Many of the aforementioned patents and other publications disclose O/O particles that have a fairly broad particle size distribution and none of them disclose particles that can be greater than 1 μm and possess a narrow particle size distribution at the same time.

The use of solid colloidal silica as a suspending agent in stabilizing oil droplets greater than 1 μm in an aqueous medium (O/W) has been described by Wiley et al in U.S. Pat. No. 2,932,629. The stabilization is promoted with a water-soluble “promoter” that affects the hydrophobic-hydrophilic balance of the solid colloidal silica particles. As stated in this patent, the promoter drives the particles of the solid colloid to the liquid-liquid interface between the oleophilic or hydrophobic monomer droplets and the aqueous medium.

In view of the above, therefore, there is a need for an O/O composition in which both the continuous phase and the dispersed phase have certain desirable properties, or combinations of properties, which cannot be obtained with prior-art O/O emulsions such as those in which silicone oil is one of the phases. Among the properties which may be desired for both or more of the emulsion phases, depending on the application, is a low dielectric constant or non-polarality. In addition, it may be desired that the dispersed phase be capable of readily incorporating, into the dispersed phase, colorants, polymers, or other additives. It may also be desirable that the dispersed phase comprises droplets having a size greater than 1 μm. O/O compositions with new or improved properties would be advantageously useful in a variety of applications known to the skilled artisan for such materials. In addition, O/O compositions with new or improved properties, not heretofore obtained, would offer the opportunity for the development of new applications for such materials.

SUMMARY OF THE INVENTION

The present invention is directed to overcoming one or more of the problems set forth above. Briefly summarized, one aspect of the present invention relates to a composition comprising an oil-in-oil emulsion containing a first oil phase dispersed as liquid droplets in a continuous second oil phase, which droplets have a predetermined or controlled size and size distribution and a number median diameter of from about 1 μm to 10 μm, wherein the first oil phase is substantially immiscible in the second oil phase, wherein the first oil phase comprises one or more first oils and the second oil phase comprises one or more second oils, the first oil phase optionally further comprising colorant and/or polymer, wherein the liquid droplets are substantially covered or coated with a layer of relatively smaller hydrophobically surfaced solid particles.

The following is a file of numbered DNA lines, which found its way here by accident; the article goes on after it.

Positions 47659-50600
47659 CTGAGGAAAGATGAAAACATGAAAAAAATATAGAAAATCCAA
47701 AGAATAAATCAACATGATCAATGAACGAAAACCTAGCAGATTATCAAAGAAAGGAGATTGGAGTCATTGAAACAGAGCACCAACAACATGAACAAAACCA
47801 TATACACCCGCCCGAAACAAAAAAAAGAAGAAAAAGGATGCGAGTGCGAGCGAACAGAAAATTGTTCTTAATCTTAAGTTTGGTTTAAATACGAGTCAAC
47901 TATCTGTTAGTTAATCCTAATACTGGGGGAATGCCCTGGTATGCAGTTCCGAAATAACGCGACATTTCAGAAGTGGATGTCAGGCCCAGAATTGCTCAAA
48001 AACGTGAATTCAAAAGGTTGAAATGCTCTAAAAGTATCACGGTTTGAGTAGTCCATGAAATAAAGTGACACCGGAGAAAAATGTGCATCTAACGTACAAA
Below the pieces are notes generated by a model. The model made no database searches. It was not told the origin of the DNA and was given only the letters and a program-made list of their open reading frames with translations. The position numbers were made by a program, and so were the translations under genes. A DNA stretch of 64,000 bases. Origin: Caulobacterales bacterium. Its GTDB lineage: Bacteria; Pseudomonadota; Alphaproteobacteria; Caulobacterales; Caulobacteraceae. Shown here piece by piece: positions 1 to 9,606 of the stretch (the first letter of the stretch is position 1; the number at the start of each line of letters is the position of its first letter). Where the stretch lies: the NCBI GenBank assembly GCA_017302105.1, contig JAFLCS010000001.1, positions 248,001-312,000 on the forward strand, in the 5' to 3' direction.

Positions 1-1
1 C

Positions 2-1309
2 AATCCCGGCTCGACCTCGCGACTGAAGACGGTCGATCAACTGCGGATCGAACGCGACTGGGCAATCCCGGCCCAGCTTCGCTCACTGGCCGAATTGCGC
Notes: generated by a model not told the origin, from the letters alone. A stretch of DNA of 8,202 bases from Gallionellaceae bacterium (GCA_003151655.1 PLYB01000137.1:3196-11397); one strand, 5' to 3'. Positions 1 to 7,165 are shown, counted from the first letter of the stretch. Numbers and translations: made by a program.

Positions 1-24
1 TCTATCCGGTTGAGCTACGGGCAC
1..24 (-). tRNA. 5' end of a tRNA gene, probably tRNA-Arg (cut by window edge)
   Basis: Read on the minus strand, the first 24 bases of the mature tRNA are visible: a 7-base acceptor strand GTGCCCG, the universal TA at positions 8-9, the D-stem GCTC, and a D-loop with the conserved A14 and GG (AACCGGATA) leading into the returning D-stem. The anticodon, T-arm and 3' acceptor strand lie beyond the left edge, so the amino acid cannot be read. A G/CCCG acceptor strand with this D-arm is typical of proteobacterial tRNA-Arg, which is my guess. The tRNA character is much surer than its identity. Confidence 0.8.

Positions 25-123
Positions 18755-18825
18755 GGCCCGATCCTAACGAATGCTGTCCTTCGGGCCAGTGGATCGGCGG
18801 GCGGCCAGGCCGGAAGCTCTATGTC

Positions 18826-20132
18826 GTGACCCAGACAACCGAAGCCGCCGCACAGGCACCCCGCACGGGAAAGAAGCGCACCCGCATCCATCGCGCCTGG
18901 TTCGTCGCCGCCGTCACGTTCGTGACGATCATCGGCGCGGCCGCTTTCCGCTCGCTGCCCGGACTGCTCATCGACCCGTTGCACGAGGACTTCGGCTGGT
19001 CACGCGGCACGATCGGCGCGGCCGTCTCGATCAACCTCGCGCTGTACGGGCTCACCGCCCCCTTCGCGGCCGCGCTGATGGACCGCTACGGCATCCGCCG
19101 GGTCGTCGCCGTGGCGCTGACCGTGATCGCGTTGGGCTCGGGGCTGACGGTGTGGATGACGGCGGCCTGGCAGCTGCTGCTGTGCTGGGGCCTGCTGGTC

Another aspect of the invention comprises a method of making such an oil-in-oil emulsion, wherein a first oil composition comprising one or more first oils is dispersed in a second oil composition comprising one or more second oils in the presence of an effective amount of hydrophobically surfaced solid particles, thereby forming a colloidally stable emulsion, wherein the first oil phase optionally comprising colorant and/or polymer and is in the form of droplets having a predetermined or controlled size and size distribution consistent with a number median diameter of about 1 μm to 10 μm.

The present invention provides an advantageous method of making O/O emulsion particles, less dependent on the chemical nature of the colorant or other components such as functional polymers employed to produce the desired properties of the droplet, as well as providing a dispersed phase that is characterized by a predetermined or controlled size and size distribution.

Thus, the invention contemplates the preparation of O/O compositions incorporating various types of colorant that are soluble or dispersible in a dispersed organic phase that is immiscible with a continuous organic phase. The size and size distribution of the resulting dispersed droplets can be predetermined and controlled by the relative quantity and size, relative to the dispersed phase, of the hydrophobically surfaced solid particles, also referred to as a particulate suspension stabilizer. In a preferred embodiment, the hydrophobically surfaced solid particles are silica particles that have been reacted with a silating agent to render hydrophobic the surface of the silica particles. The O/O compositions have excellent stability to coalescence, do not settle due to extremely low settling rates and are neutrally buoyant. The dispersed droplets preferably have a size greater than 1 μm and a narrow particle size distribution. In one preferred embodiment, the two phases of the emulsion, a continuous and a dispersed or discontinuous phase, have matched refractive indices and the dispersed phase is colored differently than the continuous phase. Such O/O compositions are advantageous for providing a substantially common surface for a variety of different colorants due to effective encapsulation of the colorants by the oil in the dispersed oil phase and the surrounding particulate stabilizer, thereby providing more predictable behavior across a given color series, depending on the particular application including imaging systems such as electrically driven displays, liquid toning systems, electrostatic printing inks, and the like.